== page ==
Hebrew* Nisan Iyar Sivan Tammuz Av Elul Tishrei Cheshvan Kislev Tevet Shevat Adar
Leap Adar
Kislev Tevet Shevat Adar
Leap Adar

Months[]

A short year consists of 10 months, a long year of 11 months. A normal month has 5 full weeks of 7 days each, a short months has just 4 weeks and a long month has 6 weeks. A single short month may occur in long years and a single long month may occur in short years. Both may be called special months. The additional month in long years is also called a leap month. The leap month is, when it occurs, the second-to-last month of the IEC year.

The first nine months of the year are always exactly 5 full weeks long.

The actual names of the months are up to the local language and tradition, although they are never the same as the names of the month in the Julian/Gregorian calendar. Some suggestions for nely coined terms in English: Eastember, Christember, Lentuary, Shrovuary.

Weeks per month by type of year
Month Short year without long month Short year with long month Long year with short month Long year without short month
01 Eastermonth 5 5 5 5
02 Whitmonth, Pentecostmonth 5 5 5 5
03 Solsticemonth, Lighmonth, Sunmonth 5 5 5 5
04 Betweenmonth, Tweenmonth 5 5 5 5
05 Equinoxmonth, Nightmonth 5 5 5 5
06 Hallowmonth 5 5 5 5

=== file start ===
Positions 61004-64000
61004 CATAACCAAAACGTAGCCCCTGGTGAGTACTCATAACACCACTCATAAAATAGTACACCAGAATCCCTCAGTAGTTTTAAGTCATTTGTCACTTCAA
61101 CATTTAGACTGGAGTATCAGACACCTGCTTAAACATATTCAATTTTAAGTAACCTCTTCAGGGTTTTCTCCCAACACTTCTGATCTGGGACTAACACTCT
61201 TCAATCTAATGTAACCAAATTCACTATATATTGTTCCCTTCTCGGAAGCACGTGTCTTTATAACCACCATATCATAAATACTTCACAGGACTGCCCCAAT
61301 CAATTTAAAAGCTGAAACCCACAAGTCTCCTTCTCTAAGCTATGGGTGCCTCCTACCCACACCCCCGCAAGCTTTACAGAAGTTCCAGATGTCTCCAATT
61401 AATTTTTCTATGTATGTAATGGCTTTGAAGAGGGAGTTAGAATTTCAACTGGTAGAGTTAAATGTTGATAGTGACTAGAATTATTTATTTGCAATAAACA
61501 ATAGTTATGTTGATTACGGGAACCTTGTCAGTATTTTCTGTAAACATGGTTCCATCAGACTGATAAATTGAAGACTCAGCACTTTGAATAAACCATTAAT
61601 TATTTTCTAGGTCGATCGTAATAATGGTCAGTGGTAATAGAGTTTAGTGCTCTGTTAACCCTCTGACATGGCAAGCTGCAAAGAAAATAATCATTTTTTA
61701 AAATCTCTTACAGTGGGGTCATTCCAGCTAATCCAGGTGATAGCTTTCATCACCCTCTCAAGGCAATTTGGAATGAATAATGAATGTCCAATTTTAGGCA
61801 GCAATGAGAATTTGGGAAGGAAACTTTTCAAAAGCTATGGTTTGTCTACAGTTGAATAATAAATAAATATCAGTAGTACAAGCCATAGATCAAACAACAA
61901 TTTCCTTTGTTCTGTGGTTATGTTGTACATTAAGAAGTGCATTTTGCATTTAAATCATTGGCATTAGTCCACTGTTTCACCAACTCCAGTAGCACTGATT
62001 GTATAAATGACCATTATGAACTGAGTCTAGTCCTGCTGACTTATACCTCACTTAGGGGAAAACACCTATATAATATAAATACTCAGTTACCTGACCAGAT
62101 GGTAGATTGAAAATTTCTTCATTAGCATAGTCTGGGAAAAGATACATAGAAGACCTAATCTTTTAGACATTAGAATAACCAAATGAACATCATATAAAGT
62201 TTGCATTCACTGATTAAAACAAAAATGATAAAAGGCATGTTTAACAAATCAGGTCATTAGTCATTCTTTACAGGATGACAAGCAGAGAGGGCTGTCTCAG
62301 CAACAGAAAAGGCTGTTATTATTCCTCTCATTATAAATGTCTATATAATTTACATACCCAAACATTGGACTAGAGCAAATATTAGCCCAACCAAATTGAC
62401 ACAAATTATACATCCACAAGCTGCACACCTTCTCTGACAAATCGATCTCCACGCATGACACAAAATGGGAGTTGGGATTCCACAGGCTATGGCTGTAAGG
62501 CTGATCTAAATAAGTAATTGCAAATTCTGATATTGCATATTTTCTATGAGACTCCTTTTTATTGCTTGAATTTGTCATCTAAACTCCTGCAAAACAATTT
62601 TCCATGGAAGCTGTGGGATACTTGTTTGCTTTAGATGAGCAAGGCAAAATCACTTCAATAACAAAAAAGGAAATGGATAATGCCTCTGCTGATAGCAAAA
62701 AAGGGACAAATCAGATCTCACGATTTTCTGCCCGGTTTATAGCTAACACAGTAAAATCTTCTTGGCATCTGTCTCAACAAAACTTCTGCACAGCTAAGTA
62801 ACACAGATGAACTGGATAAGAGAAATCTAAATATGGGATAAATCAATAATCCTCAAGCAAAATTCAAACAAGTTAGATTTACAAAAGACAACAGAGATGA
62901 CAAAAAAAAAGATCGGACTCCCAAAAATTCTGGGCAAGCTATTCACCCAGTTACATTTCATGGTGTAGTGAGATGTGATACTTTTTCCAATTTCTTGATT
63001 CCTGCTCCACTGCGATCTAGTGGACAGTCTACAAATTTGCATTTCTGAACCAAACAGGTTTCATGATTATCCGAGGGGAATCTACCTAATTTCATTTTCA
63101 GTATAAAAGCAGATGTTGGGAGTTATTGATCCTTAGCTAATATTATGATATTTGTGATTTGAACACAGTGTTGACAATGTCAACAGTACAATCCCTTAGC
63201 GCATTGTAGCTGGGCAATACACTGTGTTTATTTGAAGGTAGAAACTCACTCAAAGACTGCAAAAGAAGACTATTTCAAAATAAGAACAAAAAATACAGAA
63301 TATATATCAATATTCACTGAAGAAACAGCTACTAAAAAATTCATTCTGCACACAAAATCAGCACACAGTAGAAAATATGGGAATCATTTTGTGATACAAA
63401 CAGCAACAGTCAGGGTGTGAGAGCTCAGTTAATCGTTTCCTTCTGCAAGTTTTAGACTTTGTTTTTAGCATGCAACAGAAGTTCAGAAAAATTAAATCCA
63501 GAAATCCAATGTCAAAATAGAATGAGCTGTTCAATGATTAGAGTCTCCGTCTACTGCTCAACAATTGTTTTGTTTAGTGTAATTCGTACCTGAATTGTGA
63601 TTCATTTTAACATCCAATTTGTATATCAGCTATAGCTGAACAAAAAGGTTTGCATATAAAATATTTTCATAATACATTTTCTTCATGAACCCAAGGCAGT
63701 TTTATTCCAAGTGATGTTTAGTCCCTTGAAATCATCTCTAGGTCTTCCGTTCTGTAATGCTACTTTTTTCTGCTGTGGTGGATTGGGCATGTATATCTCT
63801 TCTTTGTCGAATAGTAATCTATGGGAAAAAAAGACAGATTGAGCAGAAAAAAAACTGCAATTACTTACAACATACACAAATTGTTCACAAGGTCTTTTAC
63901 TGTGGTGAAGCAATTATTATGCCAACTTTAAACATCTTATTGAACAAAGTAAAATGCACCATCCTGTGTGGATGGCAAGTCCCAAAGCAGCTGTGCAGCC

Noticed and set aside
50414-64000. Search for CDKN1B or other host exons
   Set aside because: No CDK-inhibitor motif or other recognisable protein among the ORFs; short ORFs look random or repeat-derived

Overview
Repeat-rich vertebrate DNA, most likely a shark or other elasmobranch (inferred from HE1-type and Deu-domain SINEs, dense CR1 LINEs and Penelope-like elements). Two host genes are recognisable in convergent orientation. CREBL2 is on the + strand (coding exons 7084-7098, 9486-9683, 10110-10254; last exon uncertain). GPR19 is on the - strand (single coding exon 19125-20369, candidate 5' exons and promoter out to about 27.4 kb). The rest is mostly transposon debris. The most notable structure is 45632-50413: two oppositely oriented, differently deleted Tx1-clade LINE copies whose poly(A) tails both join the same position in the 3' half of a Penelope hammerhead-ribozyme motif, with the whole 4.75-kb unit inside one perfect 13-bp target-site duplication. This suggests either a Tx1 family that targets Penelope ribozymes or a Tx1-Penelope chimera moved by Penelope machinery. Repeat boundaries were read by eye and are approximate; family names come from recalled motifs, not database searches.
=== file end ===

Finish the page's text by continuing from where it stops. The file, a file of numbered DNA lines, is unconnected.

07 Adventmonth 5 5 5 5
08 Christmasmonth, Christmonth 5 5 5 5
09 Epiphanymonth 5 5 5 5
10 Leapmonth, Shrovemonth, Candlemasmonth, Candlemonth – (1) 4 5
10/11 Passionmonth, Lentmonth 5 6 (5) 5 5
Σ year 50 51 54 55

For some purposes, the long month of a short year may be counted as a single-week leap month.

The correspondence with Hebrew lunar month of 29 or 30 days is just approximate. In the table, they are shown lasting either 4 or 5 weeks exactly. It would be possible to have an alternative regular scheme with ten normal months of 4 weeks, whereof one may have a fifth leap week, and two longer months of 5 weeks and in addition a leap month of 4 weeks, e.g.: (4+5+4+4)+(4+4|5+4+4)+(4+5+4+4)+[4]

Tides[]

Each year, no matter the number of weeks or months in it, is divided into the same 7 tides. Each tide consists of either 7 or 8 full weeks. The only tides with a fixed length are the first of the year (Eastide) with always exactly 7 weeks, and the second-to-last tide (Christide) with always exactly 8 weeks. The second (Trinitide), third (Marytide) and fourth tide (Angeltide) are 7 weeks in short years and 8 weeks in long years. The fifth tide (Adventide) is usually 8 weeks long, but only 7 weeks in short years without a long month. The last tide (Lentide) is usually 7 weeks long, but 8 weeks in long years with a long month. The names of tides are subject to local languages, customs and traditions.

Weeks per tide by type of year
Tide Short year without long month Short year with long month Long year with short month Long year without short month
1 Eastertide, Eastide 7 7 7 7
2 Trinitytide, Trinitide 7 7 8 8
3 Marytide, Ladytide 7 7 8 8
4 Angeltide, Michaelmastide 7 7 8 8
5 Advent, Adventide 7 8 8 8
6 Christmastide, Christide 8 8 8 8
7 Lent, Lentide 7 7 7 8
Σ year 50 51 54 55

In this calendar, Christmas is a movable feast and if a late Easter follows, it may actually fall before Christmastide. Christmastide is subdivided into 2 weeks of Twelvetide and 6 weeks of Epiphanytide.

Weeks[]

Some weeks have special names.

  • The first week of the year is called Easter Week.
  • The first week of Trinitide is called Whitweek.
  • The first week of Lent is called Shrove Week or Carnival.
  • The final week of the year is called the Holy Week or Maundy Week.

See also[]

References[]